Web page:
PremRock released a new EP yesterday and it’s called Who Art In Nada. The EP (it’s technically “album length” but being promoted as an EP release) features a few remixes from people like Willie Green, Uncommon Nasa, Dr. Quandary, and Zilla Rocca among others. The album is free of charge but definitely use the “Name Your Price” option to show some support.
The album is also being promoted with a video for the song “Rod Stewart” and is the track about ol’ Roderick? Find out and see where PremRock takes you.
If you picked up Uncommon Nasa’s album last summer called New York Telephone (my review of which can be read by clicking here), you saw that it came out on cassette or maybe you downloaded it and liked it a lot but hoped it would be out on vinyl. No luck then but now, it’s being pressed up for release in early April. It’s on blue vinyl, similar to the cover of the cover, and it’s available for pre-ordering by going here. On top of that, the vinyl pressing will come with code where you’ll be able to download instrumental and acapella mixes of the songs on the album, plus seven new remixes. Get to some serious mixing with that or simply kick back and listen to it all.
Gajah worked with Uncommon Nasa for his new album Hands Of Gold Are Always Cold and the end result (or at least one of the end results) is a nice song offering “The Grands”. If you’d like to hear more from this album, it is available through Bandcamp.
On a side note, I like that Ma-Bell T-shirt Uncommon Nasa has for sale. Go get that if you can.
This is a good hip-hop album because Uncommon Nasa goes all over the place musically and lyrically. I don’t mean he’s rapping offbeat or just saying things that are random or abstract in a Cappadonna fashion, but it reminds me of a time when Kool Keith, Jungle Brothers, and J-Zone could come up with a wide assortment of different things and it would take the listener to find a way to tie it all together. Uncommon Nasa takes things back to a certain place and time with New York Telephone and with a title that refers to a dead technology, it sets you into the world when all hip-hop seemed endless and fearless.
It feels like a basement album, the type of music you can sense was written in the kitchen or basement, writing everything down with rough drafts down by his feet, only for him to be surrounded by the equipment and get deep into the project. It feels like an album we all used to fall in love with because while it had a raw feel, it sounded perfect. Just to be able to hear a drum snare here, a bass stab there, and a cowbell that would make you go “I KNOW WHERE THAT CAME FROM!” is what made your day, week, or month. “1999 seems like a long time ago” is what he talks about in “Feedback Loop”, where he reflects on what life was like before 9/11, and how it felt as if his youth ended that day, or at least it was a way for him and many others to grow up when they weren’t ready.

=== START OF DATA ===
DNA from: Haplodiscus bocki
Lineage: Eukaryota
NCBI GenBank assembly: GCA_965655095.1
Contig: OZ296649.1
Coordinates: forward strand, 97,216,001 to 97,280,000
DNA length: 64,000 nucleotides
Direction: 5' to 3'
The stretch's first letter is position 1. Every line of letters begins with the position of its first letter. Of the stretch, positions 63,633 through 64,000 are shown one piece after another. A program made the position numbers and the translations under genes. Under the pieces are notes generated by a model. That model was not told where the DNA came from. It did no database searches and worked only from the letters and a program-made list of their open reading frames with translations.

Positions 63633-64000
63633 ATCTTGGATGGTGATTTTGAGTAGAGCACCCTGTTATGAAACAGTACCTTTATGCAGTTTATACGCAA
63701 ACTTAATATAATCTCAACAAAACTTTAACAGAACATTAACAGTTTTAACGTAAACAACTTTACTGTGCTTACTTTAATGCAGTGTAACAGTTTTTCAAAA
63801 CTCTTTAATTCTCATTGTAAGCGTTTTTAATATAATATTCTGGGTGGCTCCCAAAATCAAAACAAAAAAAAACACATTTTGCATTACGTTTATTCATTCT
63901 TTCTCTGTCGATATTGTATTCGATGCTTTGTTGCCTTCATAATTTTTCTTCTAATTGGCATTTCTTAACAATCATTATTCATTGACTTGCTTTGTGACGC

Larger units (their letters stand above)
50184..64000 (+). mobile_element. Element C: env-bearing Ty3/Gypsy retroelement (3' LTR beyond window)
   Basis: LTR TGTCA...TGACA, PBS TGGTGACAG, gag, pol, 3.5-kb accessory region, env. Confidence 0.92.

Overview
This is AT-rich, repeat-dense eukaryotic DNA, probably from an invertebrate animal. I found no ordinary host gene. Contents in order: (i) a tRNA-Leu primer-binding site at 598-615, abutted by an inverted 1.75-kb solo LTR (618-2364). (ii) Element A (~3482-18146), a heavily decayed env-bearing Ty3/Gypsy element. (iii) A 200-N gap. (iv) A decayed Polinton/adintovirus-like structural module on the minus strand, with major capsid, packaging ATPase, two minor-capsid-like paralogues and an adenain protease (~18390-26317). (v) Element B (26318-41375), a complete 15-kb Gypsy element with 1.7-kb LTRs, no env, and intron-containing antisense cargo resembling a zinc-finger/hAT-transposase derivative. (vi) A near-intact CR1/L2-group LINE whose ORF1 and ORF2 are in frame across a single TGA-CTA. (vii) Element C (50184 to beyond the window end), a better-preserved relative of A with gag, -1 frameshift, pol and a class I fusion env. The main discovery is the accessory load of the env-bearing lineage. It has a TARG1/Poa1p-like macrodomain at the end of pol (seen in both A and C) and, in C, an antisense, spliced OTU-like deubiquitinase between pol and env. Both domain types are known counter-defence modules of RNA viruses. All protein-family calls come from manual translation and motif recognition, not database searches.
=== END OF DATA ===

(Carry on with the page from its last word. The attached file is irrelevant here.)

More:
Even if some of the tracks may come off as spontaneous, there is a continuity throughout, one that has Uncommon Nasa merely saying “stay with me and ride to the finish line”. There may not be a direct moral to the story, it may be an assortment of stories but perhaps reaching the finale, it’s about experiencing something in full, knowing that you felt good and want to put that in your back pocket to enjoy it again.
You may have recently read a story about Eric Garner, a Staten Island man who was harassed by police officers to the point where he was unable to breathe, which lead to his death. Uncommon Nasa wanted to touch on this and he made a song about it called “We Living In These Dark Times”. While the sample in question, King Crimson’s “Epitaph”, is slightly different from how I also used it years ago, it is meant to tell a story to insure its message gets across, and I feel it does. Have a listen.
Uncommon Nasa’s Land Of The Way It Is is a slight throwback to the days when rappers and producers made an emphasis on well written and spoken lyrics and words, and deep production that wasn’t assembled from what everyone else was doing or wanted to be accessible. “Pasta w/ Butter” is a nice and funky song that touches on the struggles many of us have to deal with in order to make it in troubled times, while “My Ego’s Big” is about the attitudes we all tend to carry, even though we don’t have to. Aeon Grey and Elucid help out with their attitudes, creating a movement of smacks and cracks. The only time the album gets weak is in the final song, “The Future”, and with a title like that I expected things to be wrapped up nicely but for me, it didn’t, thus becoming the only flaw I could sense from Land Of The Way It Is, but it may not be a flaw for you. This is the kind of hip-hop I would turn to first, and I’d like to think that accounts for something.
(Uncommon Nasa has since released a new single with Sarcasmo and Google called “Uncommon Karma”, which you’ll want to check out by clicking here.)